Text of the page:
What are Brainwaves?

January 13, 2016

The human brain is basically an electrical router. A fully functioning brain can generate as much as 20 watts of electrical power. The brain is always generating some level of electrical activity, whether we are mentally active, resting or asleep.

The combination of the brain’s electrical activity is commonly called a brainwave pattern because of its cyclic, wave-like nature.

Brainwave activity can be observed with a medical tool called an Electroencephalograph (“EEG”). The EEG measures and records brainwave patterns throughout all parts of your brain.

Brainwaves are commonly grouped into five different categories, ranging from most active to least active: least active to most active: Gamma (30 – 70 Hz); Beta (13 – 40 Hz); Alpha (7 – 13 Hz); Theta (4 – 7 Hz), Delta (1 – 4 Hz).

How you feel at any given moment is a byproduct of your brainwave activity. All states of consciousness results from combinations of Gamma, Beta, Alpha, Theta, and Delta brainwaves. Each brainwave pattern is associated with a different state of mind. All the different kinds of brainwaves are active in your brain at all times, but one of these patterns is usually dominant over the others.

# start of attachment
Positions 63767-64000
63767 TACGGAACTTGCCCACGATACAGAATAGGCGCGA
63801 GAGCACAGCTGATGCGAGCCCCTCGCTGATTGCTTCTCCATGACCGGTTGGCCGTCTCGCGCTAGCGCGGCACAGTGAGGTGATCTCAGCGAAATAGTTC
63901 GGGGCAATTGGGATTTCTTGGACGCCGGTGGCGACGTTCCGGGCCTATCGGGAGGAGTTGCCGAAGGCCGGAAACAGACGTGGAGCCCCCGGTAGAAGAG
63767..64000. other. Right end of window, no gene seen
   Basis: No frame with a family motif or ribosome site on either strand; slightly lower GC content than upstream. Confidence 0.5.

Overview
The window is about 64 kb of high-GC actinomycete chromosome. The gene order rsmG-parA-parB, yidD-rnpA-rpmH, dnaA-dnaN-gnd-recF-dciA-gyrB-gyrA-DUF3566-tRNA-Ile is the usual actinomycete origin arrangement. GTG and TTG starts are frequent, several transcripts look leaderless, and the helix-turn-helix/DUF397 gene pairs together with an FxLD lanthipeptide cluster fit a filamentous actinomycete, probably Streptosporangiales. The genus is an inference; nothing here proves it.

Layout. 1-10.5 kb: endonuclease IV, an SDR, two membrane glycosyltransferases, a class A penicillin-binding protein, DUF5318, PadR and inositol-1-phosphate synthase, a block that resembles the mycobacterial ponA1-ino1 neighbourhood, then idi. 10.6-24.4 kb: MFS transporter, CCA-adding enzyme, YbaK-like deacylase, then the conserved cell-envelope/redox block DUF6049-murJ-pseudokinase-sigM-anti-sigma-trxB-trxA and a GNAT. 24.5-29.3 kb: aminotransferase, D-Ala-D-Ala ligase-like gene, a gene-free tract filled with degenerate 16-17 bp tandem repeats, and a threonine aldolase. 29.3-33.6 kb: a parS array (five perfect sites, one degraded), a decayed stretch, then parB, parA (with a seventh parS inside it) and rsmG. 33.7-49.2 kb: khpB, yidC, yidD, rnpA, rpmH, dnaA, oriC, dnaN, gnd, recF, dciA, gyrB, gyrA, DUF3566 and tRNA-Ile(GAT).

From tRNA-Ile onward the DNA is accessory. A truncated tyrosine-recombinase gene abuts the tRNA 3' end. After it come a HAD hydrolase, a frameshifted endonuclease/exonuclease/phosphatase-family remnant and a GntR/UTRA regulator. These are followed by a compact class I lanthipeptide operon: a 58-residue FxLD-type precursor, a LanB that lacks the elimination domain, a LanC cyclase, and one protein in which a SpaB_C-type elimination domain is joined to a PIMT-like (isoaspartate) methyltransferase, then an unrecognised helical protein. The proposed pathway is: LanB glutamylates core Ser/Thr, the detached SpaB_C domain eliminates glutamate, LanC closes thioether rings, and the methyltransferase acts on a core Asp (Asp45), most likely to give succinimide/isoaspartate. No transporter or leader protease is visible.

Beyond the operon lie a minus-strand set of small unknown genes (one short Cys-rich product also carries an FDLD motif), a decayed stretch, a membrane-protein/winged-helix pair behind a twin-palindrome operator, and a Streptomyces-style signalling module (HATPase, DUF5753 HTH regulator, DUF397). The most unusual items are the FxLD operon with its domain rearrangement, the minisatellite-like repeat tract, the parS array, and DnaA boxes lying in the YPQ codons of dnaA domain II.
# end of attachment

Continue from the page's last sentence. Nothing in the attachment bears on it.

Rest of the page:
The dominant brainwave pattern is responsible for your state of awareness at any given time. The brains of healthy individuals shift through various brainwave patterns throughout the day.

When you are fully awake in the morning, your brain has shifted to a dominant Beta brainwave pattern and is likely to stay within those frequencies throughout the day, especially if you perform work that is mentally challenging. When the workday is done and you wind down and relax, your brain shifts and produces more Alpha waves.

When you lie down to sleep and close your eyes, your brainwaves shift to a dominant Alpha wave pattern, sometimes accompanied by Theta waves. Delta waves are the dominant rhythm during deep sleep, and Theta waves are exhibited when we dream.

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